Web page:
Sled monkeys ride again

Mar 15, 2002

The sled monkeys are at it again - it's time for the Clean Snowmobile Challenge in Jackson Hole and the Kettering University team has big plans.

The sled monkeys are at it again - it's time for the Clean Snowmobile Challenge in Jackson Hole and the Kettering University team has big plans.

Last year's sled, Kettering's first try at the snowmobile challenge, finished a close second place winner. Faculty adviser to the team Greg Davis, associate professor of Mechanical Engineering, said the sled is "better this year."

The Clean Snowmobile Challenge, a student competition of the International Society of Automotive Engineers (SAE), runs from March 23 to 29, in Jackson Hole, Wyo. The Kettering team will leave Wednesday, March 20, and return April 3.

The Clean Snowmobile Challenge is SAE's newest collegiate design competition that challenges engineering students to reengineer an existing snowmobile for improved emissions and noise while maintaining or improving the performance characteristics of the original snowmobile. The modifiedsnowmobiles are also expected to be cost-effective.

The 2001 snowmobile designed by Kettering University produced lower unburned hydrocarbon (1.5 to 7 times less), carbon monoxide (1.5 to 7 times less), and oxides of nitrogen (and 5 to 23 times less) levels than the average automobile driven in Yellowstone National Park.

Kettering's team placed second overall in the 2001 competition, and accepted the award for Quietest Snowmobile from representatives of the Montana Department of Environmental Quality. As newcomers to the competition, Kettering won the $4,000 International Snowmobile Manufacturers Association Award for placing second and the $2,000 Society of Automotive Engineers Award for best design. The team won a total of $8,000 in prize money.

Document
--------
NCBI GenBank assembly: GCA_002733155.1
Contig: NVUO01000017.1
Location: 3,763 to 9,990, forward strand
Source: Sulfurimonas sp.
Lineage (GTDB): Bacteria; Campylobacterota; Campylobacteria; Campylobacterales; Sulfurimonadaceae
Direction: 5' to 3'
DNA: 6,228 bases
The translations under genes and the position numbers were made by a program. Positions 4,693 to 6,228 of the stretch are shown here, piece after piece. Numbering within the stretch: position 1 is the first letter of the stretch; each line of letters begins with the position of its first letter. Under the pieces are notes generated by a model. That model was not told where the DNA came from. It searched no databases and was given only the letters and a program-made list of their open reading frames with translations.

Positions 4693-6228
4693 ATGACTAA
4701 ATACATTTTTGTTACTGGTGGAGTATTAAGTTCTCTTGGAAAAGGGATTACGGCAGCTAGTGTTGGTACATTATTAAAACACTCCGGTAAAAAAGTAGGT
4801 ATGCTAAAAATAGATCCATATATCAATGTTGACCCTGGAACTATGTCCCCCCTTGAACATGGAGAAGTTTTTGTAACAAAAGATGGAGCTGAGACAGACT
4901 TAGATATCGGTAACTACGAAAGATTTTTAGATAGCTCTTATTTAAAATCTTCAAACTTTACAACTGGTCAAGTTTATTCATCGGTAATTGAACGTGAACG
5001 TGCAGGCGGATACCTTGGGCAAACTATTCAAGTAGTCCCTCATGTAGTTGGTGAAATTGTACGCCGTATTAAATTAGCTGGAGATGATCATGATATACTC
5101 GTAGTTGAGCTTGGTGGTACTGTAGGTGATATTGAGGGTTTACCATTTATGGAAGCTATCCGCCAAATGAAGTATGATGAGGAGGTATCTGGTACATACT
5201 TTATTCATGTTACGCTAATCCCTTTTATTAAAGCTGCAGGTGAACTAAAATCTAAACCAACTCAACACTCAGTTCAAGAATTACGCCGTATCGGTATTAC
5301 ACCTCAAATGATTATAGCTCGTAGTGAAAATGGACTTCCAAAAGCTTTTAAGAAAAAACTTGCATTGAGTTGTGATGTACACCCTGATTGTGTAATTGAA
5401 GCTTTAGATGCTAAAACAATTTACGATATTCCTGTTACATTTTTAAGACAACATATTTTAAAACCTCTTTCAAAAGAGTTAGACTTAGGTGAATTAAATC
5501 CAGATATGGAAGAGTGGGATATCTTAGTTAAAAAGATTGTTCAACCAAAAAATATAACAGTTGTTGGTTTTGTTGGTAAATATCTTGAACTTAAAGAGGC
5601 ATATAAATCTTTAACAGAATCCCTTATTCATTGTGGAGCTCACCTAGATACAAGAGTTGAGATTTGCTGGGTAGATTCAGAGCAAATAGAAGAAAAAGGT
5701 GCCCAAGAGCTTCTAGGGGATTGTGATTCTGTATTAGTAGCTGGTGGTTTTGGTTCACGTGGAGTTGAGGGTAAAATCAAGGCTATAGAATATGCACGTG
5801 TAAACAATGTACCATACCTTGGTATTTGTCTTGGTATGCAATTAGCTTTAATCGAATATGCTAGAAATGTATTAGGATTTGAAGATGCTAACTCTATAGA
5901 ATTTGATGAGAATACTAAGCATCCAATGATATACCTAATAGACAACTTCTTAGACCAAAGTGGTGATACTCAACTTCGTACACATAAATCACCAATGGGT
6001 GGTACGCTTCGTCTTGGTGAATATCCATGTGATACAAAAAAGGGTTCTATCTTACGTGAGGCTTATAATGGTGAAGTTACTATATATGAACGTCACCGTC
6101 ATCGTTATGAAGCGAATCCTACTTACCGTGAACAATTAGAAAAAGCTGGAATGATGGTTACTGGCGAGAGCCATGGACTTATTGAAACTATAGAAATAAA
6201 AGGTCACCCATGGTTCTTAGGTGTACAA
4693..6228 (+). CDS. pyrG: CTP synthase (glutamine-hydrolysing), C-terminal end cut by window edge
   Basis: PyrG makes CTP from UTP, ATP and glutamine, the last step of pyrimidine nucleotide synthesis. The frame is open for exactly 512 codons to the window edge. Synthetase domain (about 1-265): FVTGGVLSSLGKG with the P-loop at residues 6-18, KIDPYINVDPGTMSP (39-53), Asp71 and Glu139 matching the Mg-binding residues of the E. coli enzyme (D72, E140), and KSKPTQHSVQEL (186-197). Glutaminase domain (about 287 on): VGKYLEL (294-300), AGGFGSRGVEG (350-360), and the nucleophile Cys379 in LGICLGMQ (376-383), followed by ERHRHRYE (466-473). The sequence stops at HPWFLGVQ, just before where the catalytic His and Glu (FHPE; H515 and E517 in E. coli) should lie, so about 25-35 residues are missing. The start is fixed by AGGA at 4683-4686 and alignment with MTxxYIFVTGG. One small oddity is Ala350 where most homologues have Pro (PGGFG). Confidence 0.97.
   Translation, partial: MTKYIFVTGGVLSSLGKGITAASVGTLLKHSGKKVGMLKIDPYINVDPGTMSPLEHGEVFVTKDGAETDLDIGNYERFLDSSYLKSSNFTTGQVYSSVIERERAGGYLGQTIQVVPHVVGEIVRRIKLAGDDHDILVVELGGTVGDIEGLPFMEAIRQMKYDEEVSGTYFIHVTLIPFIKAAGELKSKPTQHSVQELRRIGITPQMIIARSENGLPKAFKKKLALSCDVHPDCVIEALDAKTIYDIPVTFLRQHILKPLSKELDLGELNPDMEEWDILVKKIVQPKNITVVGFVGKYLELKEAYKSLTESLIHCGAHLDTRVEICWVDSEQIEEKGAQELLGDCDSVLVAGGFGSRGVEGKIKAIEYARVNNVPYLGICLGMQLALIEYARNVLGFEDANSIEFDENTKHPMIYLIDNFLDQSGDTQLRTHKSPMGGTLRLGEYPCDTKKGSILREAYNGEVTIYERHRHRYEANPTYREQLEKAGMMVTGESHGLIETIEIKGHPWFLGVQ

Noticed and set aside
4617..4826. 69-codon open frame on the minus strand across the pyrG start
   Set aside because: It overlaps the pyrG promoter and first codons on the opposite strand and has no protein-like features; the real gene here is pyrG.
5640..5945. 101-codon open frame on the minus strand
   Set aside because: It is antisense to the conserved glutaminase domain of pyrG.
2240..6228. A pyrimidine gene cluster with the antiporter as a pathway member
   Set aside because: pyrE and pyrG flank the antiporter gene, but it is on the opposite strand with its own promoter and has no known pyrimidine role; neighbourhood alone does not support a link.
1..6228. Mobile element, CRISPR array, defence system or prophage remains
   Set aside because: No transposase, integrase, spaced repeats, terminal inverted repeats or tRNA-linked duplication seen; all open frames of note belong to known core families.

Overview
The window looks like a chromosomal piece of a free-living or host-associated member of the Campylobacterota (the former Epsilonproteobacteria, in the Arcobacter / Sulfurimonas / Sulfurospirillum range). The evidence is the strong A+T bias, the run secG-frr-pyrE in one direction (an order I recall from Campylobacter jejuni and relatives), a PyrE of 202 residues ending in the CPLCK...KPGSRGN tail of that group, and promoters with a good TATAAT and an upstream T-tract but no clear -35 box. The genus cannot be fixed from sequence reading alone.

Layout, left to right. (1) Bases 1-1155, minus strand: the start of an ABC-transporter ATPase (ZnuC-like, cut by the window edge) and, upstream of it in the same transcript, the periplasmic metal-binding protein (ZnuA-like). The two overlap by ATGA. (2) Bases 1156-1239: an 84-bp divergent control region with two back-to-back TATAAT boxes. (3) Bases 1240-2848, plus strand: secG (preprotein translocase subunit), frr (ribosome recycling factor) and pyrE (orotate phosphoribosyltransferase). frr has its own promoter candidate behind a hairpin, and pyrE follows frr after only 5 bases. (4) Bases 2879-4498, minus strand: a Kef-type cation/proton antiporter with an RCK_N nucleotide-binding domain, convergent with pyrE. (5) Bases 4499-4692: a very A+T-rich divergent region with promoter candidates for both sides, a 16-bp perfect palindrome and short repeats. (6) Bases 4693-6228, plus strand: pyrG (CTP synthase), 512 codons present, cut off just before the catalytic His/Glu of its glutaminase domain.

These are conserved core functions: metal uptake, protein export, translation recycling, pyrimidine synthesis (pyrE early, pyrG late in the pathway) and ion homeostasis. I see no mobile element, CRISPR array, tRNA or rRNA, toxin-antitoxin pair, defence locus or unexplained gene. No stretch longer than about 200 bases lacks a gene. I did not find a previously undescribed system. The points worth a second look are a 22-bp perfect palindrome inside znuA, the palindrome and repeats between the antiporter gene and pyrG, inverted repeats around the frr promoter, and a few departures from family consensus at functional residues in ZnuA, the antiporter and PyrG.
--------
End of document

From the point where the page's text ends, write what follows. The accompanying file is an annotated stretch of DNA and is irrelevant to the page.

Hoping to improve on last year's design, the team is fine-tuning the emissions to make them even lower and working on making it quieter. "We're tweaking everything," said Davis, "right now it hasn't got an engine or treads."

This year the team will use a newer model of the same engine they used last year, a Toyota/Daihatsu four stroke, three-cylinder engine. The company donated two engines to the team this year. "I always like to take a spare to competition in case something happens," said Davis.

The partially ethanol-powered sled is still ahead of commercial prototypes, but Davis said this year Yamaha announced a model similar to the Kettering design and Polaris offers something similar in a limited production. The Kettering team received $7,500 from the Michigan Corn Growers Association to develop the snowmobile that is powered by an ethanol/gasoline mixture.

Eleven Clean Snowmobile team members will travel to the competition. There are about 30 active SAE Clean Snowmobile team members, said Davis. Kettering boasts the largest student chapter of SAE worldwide.

For more information about the SAE Clean Snowmobile Challenge, visit the web site at: